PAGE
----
Advocates of an America’s Cup race in San Francisco promised that it would spur long-desired development on the southern waterfront. But critics worried the deal would force the Port of San Francisco to spend money it does not have.
It turns out the deal might be creating both scenarios already.
When the agreement was signed Dec. 31, the Port obligated itself to finally demolish the disintegrating pier pilings just south of the Bay Bridge and replace them with a public park over the water. The Brannan Street Wharf project has been promised to the neighborhood for years, and the Port’s slow movement on it has frustrated residents who crave more green space in the historically industrial neighborhood.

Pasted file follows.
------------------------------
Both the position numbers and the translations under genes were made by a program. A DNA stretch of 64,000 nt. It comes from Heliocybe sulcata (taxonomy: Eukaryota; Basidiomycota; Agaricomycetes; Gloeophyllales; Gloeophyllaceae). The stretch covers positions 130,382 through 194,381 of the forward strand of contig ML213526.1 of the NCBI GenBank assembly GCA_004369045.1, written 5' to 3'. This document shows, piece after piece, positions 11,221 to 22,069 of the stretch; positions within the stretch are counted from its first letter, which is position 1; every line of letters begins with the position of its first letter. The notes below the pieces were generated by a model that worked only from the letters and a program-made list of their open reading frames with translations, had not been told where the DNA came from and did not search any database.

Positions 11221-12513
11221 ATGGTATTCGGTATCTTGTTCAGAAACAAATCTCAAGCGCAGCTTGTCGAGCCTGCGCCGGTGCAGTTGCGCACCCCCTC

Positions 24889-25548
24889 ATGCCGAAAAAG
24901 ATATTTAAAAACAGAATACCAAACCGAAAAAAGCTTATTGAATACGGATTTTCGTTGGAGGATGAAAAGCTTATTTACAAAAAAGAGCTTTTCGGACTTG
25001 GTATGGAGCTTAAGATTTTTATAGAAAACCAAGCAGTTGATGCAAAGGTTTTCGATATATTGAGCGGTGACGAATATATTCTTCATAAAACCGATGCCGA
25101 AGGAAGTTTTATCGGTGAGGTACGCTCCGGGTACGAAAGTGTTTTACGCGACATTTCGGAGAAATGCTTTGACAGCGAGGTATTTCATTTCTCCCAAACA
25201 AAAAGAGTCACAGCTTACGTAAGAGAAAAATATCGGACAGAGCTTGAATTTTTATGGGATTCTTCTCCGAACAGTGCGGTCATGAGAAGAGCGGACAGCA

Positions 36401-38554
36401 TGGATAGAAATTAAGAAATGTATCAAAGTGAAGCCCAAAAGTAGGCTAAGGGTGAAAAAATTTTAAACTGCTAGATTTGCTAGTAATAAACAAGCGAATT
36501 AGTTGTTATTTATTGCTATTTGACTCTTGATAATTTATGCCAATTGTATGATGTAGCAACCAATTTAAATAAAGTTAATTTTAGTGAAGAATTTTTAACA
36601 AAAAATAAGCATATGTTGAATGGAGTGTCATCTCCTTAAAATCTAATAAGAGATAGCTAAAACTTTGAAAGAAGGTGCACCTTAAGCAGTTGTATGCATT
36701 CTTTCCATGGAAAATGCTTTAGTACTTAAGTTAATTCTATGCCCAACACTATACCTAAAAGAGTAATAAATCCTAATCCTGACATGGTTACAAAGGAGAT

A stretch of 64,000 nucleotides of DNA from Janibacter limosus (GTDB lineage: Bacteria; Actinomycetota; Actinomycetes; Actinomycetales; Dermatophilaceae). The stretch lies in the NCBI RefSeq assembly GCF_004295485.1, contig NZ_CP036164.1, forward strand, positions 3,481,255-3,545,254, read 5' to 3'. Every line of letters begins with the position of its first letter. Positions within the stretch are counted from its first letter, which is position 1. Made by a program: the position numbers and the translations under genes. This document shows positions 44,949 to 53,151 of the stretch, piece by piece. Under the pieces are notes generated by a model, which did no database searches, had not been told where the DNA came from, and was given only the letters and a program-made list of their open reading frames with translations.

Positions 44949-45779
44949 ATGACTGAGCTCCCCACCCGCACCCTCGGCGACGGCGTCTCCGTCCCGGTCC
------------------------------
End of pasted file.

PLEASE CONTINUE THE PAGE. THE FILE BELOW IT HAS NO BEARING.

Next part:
But the project has never been fully funded, and while the Port has managed to pull together about $28 million to complete some work, it is short $4 million for the rest, according to a recent staff report presented to the Port Commission.
But there is no need to worry, said Brad Benson, a special projects manager for the Port. He said with the recession, many bids — especially for high-profile projects — have been coming in at 20 or 30 percent below estimates.
“Our first hope would be when we bid the project, there’s a strong bidding pool,” Benson said.
If that does not happen, the Port will go to city officials and seek help finding the extra money, he said. Benson expressed confidence that “the city family” will come together and help the Port find money for costs related to the event.
But his confidence was met with skepticism by Corinne Woods, a longtime Port watcher, Mission Bay resident and chair of the Mission Bay Citizens Advisory Committee. She said residents will be thrilled to have the new piers, but when told Benson believes The City will come to the Port’s rescue with money, she was sarcastic.
“Oh, right,” Woods said. “And where’s The City gonna get the money?”
San Francisco currently faces a budget deficit of nearly $400 million.